Monday, December 30, 2013

Assassination in Beirut

I posted an earlier version of this piece on Saturday. However, some readers were confused that the earlier post was combined with some other thoughts on the NSA. So, paying heed to developments from over the weekend, here's an updated new post without the NSA material!

         Friday's bombing in Beirut was almost certainly the work of the Syrian GSD and/or Hizballah. I make that argument based on three factors. 

1) Hizballah is under extraordinary physical and political pressure inside Lebanon. The group is thus desperate to reassert its domestic power-perception position. Because of Chatah's symbolic representation of the March 14 bloc and his well known association with the Hariris, he offered an opportune target from which Hizballah could broadcast their overarching message - 'we are prepared to wash the streets with blood in order to maintain our power'. Let's be clear, this is political terrorism in its most unambiguous form.

2) The Special Tribunal for Lebanon (established to investigate the Hariri assassination and a number of other attacks) will shortly begin its trial (in absentia) of a number of Hizballah operatives. Those accused include Mustafa Badr al-Din (the suspected head of Hizballah's foreign operations directorate)*. In this regard, Chatah's assassination was likely intended to send another basic message to the international community - Hizballah will not acquiesce to outside pressure.

3) The Lebanese Hizballah has a long history of engaging in assassinations against its political opponents. Further, the Syrian Civil War provides abundant proof that the group has little compunction about massacring anyone who stands in their way (a truth that I once underestimated). As SOP, Hizballah denies any responsibility for these kind of atrocities. Still, their record is transparent.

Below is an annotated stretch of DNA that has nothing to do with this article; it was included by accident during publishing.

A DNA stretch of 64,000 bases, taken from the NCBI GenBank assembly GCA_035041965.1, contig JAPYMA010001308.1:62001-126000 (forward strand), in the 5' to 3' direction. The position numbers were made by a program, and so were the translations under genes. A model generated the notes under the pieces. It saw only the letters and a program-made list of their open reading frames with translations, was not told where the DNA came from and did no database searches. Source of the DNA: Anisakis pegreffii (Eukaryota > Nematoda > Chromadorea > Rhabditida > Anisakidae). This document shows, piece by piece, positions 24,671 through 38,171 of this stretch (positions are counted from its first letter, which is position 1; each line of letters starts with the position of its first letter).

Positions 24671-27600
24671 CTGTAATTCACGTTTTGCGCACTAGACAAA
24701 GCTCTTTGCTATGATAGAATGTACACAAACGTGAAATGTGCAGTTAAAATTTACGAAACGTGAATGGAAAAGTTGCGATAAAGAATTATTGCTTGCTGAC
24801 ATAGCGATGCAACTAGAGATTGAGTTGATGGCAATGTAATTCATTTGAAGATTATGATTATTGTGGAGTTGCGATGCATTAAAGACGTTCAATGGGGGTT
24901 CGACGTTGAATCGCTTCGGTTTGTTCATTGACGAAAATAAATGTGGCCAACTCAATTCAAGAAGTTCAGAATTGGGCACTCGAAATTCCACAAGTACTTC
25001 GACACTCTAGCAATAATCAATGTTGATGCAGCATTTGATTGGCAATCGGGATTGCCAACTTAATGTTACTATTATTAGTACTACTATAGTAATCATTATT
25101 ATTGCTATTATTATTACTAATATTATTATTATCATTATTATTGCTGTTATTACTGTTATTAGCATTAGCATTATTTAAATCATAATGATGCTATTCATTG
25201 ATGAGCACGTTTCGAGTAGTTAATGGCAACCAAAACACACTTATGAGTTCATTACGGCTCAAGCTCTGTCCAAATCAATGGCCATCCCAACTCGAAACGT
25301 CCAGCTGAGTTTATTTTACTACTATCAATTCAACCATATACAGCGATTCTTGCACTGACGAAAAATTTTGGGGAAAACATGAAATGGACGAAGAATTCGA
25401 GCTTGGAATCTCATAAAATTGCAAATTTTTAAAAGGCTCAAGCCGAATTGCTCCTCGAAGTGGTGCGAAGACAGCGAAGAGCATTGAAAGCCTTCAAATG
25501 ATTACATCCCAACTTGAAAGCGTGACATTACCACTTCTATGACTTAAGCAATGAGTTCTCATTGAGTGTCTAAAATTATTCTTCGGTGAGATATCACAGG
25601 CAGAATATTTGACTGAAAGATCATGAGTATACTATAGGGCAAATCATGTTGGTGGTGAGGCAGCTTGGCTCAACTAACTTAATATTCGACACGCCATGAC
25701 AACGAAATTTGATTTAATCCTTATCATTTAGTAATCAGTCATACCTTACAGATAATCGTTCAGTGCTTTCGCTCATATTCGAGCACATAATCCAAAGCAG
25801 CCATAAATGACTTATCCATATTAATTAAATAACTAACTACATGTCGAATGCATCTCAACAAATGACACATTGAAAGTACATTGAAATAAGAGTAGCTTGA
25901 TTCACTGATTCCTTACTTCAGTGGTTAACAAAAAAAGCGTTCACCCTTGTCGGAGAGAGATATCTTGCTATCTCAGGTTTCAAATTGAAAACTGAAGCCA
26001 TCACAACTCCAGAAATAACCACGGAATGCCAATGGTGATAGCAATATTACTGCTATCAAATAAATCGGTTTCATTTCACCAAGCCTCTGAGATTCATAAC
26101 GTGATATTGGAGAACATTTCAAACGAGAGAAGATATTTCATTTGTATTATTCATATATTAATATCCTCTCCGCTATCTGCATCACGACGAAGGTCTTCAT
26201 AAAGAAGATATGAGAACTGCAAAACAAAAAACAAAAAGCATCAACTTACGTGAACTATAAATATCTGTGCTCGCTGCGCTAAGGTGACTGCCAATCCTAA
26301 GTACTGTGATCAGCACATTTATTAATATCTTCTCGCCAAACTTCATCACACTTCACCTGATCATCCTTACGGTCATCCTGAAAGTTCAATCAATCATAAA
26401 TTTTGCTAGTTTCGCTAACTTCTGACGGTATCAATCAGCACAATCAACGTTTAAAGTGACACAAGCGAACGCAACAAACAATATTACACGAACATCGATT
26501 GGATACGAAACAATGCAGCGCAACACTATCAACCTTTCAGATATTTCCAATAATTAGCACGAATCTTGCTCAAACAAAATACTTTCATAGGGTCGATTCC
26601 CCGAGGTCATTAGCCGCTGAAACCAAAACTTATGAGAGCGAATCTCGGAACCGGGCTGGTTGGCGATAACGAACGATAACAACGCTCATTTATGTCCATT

On a related note, it's critical that we pay heed to Siniora's evident fury (which reflects popular concerns) over what's just happened. In articulating that the March 14 bloc will push for restrictions on illegal arms, Siniora is (as the Daily Star notes) issuing a thinly veiled threat to Hizballah. In short, he's laying the foundations for a tougher counter-response. As a corollary, Saudi Arabia's grant of $3 billion to the Lebanese Army is surely designed to provide a counter-weight to Hizballah. The walls are closing. In further vein, it will be interesting to see how Michel Aoun reacts to this attack. Although he remains largely sympathetic to Hizballah, Aoun has also publicly flirted with the notion of a rapprochement with the Future Movement. Should Aoun decide to move towards Siniora/Hariri, even in a limited way, this assassination could cause major blowback for Hizballah. After all, it's hard to underestimate how much Hizballah relies upon Aoun; both for political support and cross-sectarian political cover.

*Interestingly, much of the evidence against Badr al-Din was garnered from cell phone intercepts. These may have been provided to the Tribunal by the NSA (Hizballah is a high priority collection target for the US Intelligence Community).

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